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Western logging plan gets ax

Salazar calls Bush-era revisions ‘indefensible’

SEATTLE – Interior Secretary Ken Salazar on Thursday scrapped a plan, authorized in the last days of the Bush administration, to nearly quadruple the allowable logging on federal lands in western Oregon – including many prized old-growth trees – and open protected Northern spotted owl habitats across Oregon, Washington and Northern California to timber companies.

Salazar said the Bureau of Land Management had pushed its Western Oregon Plan Revision through in 2008 under political pressure from the Department of the Interior, without meeting scientific review standards mandated under the Endangered Species Act.

The plan was “based on a legally indefensible process,” Salazar said. “It will not stand up in court, and if we attempted to defend it in court, it could lead to fruitless years of uncertainty and inaction.”

But Salazar also pledged to deliver as many environmentally sustainable timber tracts as possible to the struggling logging communities of western Oregon, where unemployment in many places tops 20 percent.

Environmental groups applauded Thursday’s announcement, which restores protections for old-growth forests brokered by the Clinton administration in the 1990s to help end the war over the spotted owl, which depend on the giant trees’ shady canopy.

“Everyone realized it was going to take some time” for (former President Bill) Clinton’s Northwest Forest Plan to work, said Kristen Boyles, an attorney for the environmental group Earthjustice. “What has been shown is that owls are doing better on federally protected lands than anywhere else.”

There currently are fewer than 5,000 spotted owls in the Pacific Northwest, and the species continues to decline at a rate of about 4 percent a year – in part because of the encroachment into its territory of the more robust barred owl.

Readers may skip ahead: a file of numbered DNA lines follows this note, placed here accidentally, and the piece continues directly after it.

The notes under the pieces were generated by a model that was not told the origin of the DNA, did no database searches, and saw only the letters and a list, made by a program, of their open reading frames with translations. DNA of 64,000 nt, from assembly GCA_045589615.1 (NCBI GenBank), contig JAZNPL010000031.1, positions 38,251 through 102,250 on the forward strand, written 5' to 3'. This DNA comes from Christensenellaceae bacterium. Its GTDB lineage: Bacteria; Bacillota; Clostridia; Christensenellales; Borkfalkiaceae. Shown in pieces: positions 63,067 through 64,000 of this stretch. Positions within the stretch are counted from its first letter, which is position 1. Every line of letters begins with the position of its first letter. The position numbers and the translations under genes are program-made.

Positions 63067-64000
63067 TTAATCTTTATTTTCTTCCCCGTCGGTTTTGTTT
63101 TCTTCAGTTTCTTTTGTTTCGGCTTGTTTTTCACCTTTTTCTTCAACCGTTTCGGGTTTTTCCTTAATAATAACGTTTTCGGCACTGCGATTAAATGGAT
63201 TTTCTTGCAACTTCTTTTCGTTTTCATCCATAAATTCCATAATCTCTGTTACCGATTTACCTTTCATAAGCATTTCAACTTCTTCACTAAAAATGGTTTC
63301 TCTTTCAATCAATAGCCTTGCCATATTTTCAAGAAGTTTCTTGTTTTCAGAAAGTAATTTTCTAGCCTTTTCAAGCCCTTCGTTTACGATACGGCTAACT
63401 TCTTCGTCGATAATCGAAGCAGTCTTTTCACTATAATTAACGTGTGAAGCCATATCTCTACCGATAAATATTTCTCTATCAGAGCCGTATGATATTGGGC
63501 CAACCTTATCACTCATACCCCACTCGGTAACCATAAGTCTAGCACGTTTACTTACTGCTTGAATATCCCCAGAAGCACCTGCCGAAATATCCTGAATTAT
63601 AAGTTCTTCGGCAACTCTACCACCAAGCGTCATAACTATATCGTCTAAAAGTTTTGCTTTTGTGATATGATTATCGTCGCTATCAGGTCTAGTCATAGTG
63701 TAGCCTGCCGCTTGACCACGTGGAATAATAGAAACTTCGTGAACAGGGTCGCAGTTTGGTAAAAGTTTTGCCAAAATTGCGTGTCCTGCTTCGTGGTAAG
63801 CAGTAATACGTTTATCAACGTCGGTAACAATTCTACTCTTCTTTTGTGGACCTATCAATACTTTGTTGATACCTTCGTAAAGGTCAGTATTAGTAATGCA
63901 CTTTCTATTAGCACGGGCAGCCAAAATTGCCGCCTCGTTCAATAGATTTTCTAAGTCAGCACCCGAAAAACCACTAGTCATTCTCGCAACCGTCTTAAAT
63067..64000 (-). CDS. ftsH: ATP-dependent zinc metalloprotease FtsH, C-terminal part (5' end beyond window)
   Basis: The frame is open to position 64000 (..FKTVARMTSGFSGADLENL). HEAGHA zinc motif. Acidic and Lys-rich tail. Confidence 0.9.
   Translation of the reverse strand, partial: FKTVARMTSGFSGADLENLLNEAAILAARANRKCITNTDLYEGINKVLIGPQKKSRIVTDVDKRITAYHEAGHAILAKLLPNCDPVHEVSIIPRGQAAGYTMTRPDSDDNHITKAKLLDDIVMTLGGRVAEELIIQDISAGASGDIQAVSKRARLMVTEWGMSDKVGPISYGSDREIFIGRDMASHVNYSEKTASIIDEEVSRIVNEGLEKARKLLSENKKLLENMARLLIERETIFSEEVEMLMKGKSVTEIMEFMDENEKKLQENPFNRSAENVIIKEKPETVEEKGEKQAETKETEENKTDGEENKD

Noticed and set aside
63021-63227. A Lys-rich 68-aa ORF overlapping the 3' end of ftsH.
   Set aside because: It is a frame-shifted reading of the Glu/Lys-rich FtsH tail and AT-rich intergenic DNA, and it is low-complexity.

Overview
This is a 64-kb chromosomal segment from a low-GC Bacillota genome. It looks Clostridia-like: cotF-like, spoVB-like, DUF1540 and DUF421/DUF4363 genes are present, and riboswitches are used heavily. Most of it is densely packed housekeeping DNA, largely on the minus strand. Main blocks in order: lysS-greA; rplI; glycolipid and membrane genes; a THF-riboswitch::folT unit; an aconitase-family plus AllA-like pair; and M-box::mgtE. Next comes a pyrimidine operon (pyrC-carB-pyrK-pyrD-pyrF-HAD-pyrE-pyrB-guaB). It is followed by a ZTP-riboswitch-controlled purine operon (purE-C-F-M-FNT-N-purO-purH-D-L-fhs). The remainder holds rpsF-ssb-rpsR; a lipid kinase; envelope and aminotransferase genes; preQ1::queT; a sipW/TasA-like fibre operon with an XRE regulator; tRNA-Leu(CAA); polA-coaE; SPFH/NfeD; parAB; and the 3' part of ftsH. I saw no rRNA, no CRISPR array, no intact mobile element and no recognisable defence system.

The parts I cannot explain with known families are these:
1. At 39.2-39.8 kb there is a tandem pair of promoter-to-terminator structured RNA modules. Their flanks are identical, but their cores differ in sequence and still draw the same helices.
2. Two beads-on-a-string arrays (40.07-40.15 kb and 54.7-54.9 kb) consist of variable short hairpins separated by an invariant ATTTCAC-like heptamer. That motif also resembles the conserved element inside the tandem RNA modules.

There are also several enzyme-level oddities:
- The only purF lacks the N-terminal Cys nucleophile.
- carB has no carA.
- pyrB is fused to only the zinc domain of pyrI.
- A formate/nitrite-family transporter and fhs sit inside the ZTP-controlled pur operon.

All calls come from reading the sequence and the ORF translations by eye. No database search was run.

In addition to harming the spotted owls, some conservationists said, the Bush forest plan also would have shrunk stream-side buffer zones that are integral to protection of endangered fish stocks.

“We have a duty to ensure that the law and sound science are at the foundation of the way we do business,” Salazar said.

He pledged to update the Northwest Forest Plan, beginning in southern Oregon, to provide more timber and protect species – like the spotted owl, marbled murrelet, salmon and steelhead trout – that depend on healthy forests.

Timber-industry officials long have complained that environmental lawsuits and federal bureaucracy have prevented sawmills from getting even the 1.1 billion board feet a year promised under the Clinton-era forest plan.

“We probably only attained about 30 percent to 40 percent of that,” said Tom Partin, president of the American Forest Resource Council.

The Western Oregon plan could have provided an additional 502 million board feet a year of timber, enough to support more than 9,000 jobs.

Tom Strickland, assistant Interior secretary for fish, wildlife and parks, said federal officials were working to develop a list of timber tracts that could be harvested rapidly to help sustain logging communities without threatening endangered species.

Ann Forest Burns of the resource council said the industry was willing to work with the Obama administration, but that she wished federal officials had acted sooner in canceling the Oregon plan.

“The counties of Oregon need the (Western Oregon Plan Revision). … If they were going to make this decision,” she said, “it’s too bad there was a six-month delay.”